Therefore in assessing the planning application for the recent scheme in Putney at 84-88 Upper Richmond Road which was refused by the Council on the 6th November 2008, it was considered that this did not meet the test of the tall buildings policy requirement. It should be noted that this was but one of a number of reasons why that particular application was refused. However, in the very different circumstances of the redevelopment of the Ram Brewery site, it was considered, along with many other factors, that this and other policy requirements were met. Wandsworth Town Centre is a town centre well served by public transport and the proposal overall offered significant benefits in terms of regeneration, townscape and public realm.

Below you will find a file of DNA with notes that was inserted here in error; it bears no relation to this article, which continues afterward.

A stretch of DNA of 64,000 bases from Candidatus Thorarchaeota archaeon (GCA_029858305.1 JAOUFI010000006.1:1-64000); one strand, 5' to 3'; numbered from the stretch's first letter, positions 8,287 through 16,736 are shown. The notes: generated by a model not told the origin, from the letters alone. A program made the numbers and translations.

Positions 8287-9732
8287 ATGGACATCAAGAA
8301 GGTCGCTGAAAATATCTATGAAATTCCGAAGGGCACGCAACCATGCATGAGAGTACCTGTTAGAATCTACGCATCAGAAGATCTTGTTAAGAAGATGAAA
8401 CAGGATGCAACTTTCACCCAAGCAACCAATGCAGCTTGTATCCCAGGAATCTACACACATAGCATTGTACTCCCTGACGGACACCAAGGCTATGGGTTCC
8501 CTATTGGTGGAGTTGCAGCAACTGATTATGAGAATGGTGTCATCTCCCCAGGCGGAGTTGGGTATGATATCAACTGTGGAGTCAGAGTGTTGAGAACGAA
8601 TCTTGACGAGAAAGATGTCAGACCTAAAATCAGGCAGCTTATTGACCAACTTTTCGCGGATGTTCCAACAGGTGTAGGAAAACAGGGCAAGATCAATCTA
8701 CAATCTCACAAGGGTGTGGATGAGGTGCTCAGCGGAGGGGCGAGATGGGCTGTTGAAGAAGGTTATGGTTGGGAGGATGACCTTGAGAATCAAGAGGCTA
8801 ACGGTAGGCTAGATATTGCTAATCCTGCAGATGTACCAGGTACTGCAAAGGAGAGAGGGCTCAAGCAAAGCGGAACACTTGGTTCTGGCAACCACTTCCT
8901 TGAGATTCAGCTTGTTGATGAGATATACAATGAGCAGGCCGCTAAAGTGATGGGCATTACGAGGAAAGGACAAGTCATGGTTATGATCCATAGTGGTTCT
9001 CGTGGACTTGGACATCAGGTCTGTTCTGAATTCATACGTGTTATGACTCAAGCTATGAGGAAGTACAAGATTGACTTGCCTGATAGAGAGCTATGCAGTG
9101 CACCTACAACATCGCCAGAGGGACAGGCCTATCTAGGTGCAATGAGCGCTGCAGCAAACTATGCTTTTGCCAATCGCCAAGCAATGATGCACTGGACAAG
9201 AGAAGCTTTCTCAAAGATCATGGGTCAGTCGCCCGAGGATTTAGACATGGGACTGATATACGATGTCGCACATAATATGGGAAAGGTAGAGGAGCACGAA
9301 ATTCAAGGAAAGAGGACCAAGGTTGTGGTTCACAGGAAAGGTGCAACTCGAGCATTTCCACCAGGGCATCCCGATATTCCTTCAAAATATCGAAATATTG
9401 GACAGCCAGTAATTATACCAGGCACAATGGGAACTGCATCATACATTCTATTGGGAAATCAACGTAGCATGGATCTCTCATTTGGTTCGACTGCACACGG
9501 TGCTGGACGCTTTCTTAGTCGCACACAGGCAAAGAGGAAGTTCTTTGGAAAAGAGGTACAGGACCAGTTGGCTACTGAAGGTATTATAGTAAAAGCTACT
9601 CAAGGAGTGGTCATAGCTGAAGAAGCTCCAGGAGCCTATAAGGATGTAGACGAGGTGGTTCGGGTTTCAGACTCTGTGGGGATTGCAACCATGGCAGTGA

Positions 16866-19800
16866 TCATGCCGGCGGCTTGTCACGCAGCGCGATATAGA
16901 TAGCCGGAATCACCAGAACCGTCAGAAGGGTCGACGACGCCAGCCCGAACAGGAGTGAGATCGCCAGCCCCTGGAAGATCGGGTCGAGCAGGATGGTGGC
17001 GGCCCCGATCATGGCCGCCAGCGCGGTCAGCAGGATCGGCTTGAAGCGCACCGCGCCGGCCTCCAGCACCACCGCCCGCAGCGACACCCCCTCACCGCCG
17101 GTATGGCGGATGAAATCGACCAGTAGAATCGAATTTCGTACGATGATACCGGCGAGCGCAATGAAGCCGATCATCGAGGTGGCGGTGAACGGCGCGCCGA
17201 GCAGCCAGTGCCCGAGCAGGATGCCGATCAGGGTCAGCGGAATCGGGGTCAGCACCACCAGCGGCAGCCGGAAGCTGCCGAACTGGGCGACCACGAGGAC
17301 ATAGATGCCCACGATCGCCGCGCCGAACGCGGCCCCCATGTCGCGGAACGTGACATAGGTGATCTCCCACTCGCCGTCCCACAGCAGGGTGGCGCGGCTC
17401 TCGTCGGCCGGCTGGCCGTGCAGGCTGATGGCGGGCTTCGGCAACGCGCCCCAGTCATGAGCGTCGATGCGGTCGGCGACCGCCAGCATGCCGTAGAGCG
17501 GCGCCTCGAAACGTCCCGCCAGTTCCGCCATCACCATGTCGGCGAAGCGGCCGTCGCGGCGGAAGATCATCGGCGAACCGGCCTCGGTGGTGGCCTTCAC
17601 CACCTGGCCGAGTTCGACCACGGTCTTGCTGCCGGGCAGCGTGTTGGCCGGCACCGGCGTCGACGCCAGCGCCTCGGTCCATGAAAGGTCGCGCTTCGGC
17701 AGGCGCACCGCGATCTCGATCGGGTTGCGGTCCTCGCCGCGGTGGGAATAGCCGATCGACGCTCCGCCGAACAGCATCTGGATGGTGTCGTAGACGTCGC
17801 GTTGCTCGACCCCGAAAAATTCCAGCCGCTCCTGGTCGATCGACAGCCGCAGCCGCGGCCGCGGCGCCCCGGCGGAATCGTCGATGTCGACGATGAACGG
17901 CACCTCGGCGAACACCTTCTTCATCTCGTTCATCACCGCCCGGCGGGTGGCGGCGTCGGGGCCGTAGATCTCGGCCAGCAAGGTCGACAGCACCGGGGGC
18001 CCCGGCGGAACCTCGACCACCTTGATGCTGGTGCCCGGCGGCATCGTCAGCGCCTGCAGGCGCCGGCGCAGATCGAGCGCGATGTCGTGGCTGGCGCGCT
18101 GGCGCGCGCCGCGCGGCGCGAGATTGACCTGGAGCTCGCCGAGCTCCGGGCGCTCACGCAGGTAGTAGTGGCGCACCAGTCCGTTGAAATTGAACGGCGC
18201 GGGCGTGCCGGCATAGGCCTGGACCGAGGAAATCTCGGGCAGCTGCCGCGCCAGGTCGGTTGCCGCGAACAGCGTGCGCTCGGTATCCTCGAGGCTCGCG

Therefore it is not the case that the Council looks at tall buildings on a case-by-case basis although, of course, the specific circumstances and details of each individual case need to be taken into account. The relevant policy states the need to comply with a number of criteria including public transport provision, overall regeneration benefits in addition to townscape and public realm considerations. In my view, the Planning Applications Committee and the Council has been entirely consistent in its interpretation of the tall buildings policy: a policy which, I consider, is robust and allows the promotion of appropriate development.